Reviewed by GREG KING

Director: Kenneth Lonergan

Stars: Casey Affleck, Lucas Hedges, Michelle Williams, Kyle CHandler, Tate Donovan, Gretchen Mol, Matthew Broderick, Stephen Henderson.

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Manchester By The Sea is writer/director Kenneth Lonergan’s first film since Margaret, his troubled 2005 drama that was shelved for several years while embroiled in legal disputes. But his latest film marks a welcome return as this moving drama about grief and redemption has become one of the highly-favoured films in the lead up to the annual awards season. Lonergan delves into the pain of ordinary people with sensitivity and insight.

Lee Chandler (Casey Affleck) works as a janitor in a Boston tenement block. But he is surly, gruff and rude to the tenants, which lands him in trouble with his employer (Stephen Henderson, who can also be seen in the drama Fences). He is a solitary and seemingly damaged and deeply troubled figure. Then he receives a phone call telling him that his older brother Joe (Kyle Chandler) has been hospitalised following a serious heart attack. He heads off on the long drive back to his hometown, which he left five years earlier. But by the time Lee arrives in the coastal fishing town of Manchester By The Sea, Joe has died.

Lee is charged with tidying up his brother’s estate. He temporarily moves into Joe’s house while he puts affairs in order. But he is also surprised to learn that Joe has appointed him legal guardian of his teenaged son Patrick (Lucas Hedges, from Moonrise Kingdom, etc). Joe was reluctant to let his former wife, the unstable and alcoholic Elise (Gretchen Mol) be responsible for Patrick’s upbringing. Lee is reluctant to uproot himself from Boston to move back to his hometown, which holds bad memories. Lee is forced to confront some of the ghosts of his past though, especially in an emotionally charged encounter with his ex-wife Randi (Michelle Williams).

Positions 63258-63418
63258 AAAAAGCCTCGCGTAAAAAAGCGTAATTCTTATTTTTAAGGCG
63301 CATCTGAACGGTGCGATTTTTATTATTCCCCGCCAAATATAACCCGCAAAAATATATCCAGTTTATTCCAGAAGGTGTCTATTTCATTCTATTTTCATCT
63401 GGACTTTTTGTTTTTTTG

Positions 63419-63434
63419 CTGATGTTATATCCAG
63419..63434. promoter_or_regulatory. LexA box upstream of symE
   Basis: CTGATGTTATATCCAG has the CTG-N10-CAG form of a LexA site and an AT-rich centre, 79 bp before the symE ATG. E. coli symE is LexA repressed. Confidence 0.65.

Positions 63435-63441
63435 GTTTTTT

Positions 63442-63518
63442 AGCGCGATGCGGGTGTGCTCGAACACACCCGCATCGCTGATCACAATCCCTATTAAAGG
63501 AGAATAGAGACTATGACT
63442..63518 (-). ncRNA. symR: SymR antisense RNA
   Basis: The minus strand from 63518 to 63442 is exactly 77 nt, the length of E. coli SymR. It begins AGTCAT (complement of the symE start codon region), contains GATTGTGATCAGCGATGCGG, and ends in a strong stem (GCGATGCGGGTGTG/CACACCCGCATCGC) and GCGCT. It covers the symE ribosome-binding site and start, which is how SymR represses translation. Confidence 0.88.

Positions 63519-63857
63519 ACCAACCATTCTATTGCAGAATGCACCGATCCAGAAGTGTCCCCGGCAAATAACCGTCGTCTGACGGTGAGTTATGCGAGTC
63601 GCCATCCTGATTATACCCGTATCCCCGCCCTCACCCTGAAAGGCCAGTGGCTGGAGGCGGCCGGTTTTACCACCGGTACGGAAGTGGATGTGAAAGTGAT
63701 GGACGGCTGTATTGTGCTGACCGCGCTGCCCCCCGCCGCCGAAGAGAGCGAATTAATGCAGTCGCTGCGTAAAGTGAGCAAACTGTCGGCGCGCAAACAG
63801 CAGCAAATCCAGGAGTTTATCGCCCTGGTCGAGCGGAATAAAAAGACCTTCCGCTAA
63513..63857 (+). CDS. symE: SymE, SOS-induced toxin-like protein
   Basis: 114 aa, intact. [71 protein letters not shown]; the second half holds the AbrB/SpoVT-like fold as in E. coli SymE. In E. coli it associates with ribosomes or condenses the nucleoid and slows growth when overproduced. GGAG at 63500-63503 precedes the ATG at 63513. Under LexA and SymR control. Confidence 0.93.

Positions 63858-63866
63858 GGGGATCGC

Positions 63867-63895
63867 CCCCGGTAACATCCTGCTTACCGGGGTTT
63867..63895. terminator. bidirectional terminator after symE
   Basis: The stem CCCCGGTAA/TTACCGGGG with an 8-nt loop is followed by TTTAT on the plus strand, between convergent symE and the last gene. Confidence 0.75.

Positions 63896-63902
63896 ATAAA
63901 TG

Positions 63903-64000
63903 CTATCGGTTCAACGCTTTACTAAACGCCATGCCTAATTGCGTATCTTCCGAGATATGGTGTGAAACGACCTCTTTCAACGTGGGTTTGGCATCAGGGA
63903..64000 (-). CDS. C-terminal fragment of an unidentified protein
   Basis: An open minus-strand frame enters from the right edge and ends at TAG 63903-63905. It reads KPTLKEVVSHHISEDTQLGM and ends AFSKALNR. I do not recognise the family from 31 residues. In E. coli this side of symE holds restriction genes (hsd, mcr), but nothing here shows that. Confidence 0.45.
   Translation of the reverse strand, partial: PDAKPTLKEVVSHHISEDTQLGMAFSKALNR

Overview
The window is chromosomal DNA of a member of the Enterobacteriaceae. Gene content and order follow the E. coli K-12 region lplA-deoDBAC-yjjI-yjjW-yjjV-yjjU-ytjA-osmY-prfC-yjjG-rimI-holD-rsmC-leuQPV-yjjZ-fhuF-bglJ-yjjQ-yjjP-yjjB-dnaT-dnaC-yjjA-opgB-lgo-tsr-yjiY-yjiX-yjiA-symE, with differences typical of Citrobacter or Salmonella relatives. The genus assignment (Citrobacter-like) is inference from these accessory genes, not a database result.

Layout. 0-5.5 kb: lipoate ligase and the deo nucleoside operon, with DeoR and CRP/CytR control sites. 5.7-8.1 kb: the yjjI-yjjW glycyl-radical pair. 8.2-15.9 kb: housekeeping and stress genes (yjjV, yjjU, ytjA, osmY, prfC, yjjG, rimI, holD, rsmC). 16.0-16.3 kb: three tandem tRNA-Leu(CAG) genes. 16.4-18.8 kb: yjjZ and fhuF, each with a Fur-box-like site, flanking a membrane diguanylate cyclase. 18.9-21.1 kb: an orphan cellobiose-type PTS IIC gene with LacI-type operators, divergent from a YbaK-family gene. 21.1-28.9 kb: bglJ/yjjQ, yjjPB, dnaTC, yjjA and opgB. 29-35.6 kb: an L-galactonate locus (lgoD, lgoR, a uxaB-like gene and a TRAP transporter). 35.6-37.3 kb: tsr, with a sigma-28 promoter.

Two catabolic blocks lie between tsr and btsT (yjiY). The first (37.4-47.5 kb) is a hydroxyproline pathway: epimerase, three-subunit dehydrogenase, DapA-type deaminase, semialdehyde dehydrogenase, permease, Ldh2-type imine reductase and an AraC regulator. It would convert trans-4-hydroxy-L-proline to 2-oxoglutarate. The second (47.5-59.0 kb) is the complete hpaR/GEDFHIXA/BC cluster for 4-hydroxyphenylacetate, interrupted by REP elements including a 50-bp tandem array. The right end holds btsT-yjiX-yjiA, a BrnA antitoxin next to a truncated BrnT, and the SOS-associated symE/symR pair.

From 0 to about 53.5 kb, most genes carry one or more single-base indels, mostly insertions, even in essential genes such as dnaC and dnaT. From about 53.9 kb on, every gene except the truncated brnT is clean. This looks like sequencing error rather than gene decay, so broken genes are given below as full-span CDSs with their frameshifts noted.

But Lee needs to find a solution to secure his nephew’s future before he can move on. For his part though, Patrick would prefer to stay home, and bury his grief through music, his band and sex.

The extended flashbacks reveal the cause of Lee’s anger and his reluctance to return to his hometown, and they slowly tease out details that explain why Lee is this way. Editor Jennifer Lame (Reservation Road, etc) seamlessly moves between the flashbacks and the scenes set in the present day.

Lonergan creates well-rounded and recogniseable characters with whom audiences can empathise. This rather down beat exploration of love, loss, pain, and the grieving process boasts a career best performance from Affleck, who has already established a resume full of strong performances in fine independent films. Affleck captures Lee’s wounded nature with a restrained and taciturn performance, and he channels his bottled-up anger, rage and grief and guilt. He eyes convey a lot of unsaid emotions as well. There is a great, prickly chemistry at work in those scenes between the wounded Affleck and Hedges, and their contrasting personalities shape many scenes. Hedges holds his own with Affleck with their verbal sparring. Michelle Williams is great in a small support role as Lee’s ex-wife Randi, a role that lets her explore a great range of emotions despite only having about ten minutes of screen time.

Manchester By The Sea is a visually stunning film. Cinematographer Jody Lee Lipes (Trainwreck, etc) immerses us into the sleepy rhythms and beauty of this seaside fishing town. She captures the beautiful scenery, and conveys the coldness of the snowbound wintry location, which effectively seems to reflect Lee’s grief and his emotional state. Lonergan often works with long steady takes, and his slow deliberate pacing creates a distinct mood. This is not a film for fans of fast paced action. Lonergan also works in close-up quite often, which also allows us to share the characters’ pain.

The film is moving and evokes a strong emotional response without ever becoming overtly manipulative. It will also remind audiences of Robert Redford’s Oscar winning 1980 drama Ordinary People, which was also an insightful and intelligent drama looking at themes of grief, loss and how people cope in the aftermath of a tragedy. But the film’s downbeat nature is also leavened with some black humour and touches of mordant humour.

Manchester By The Sea is only Lonergan’s third film as a director, but this may well be his masterpiece.


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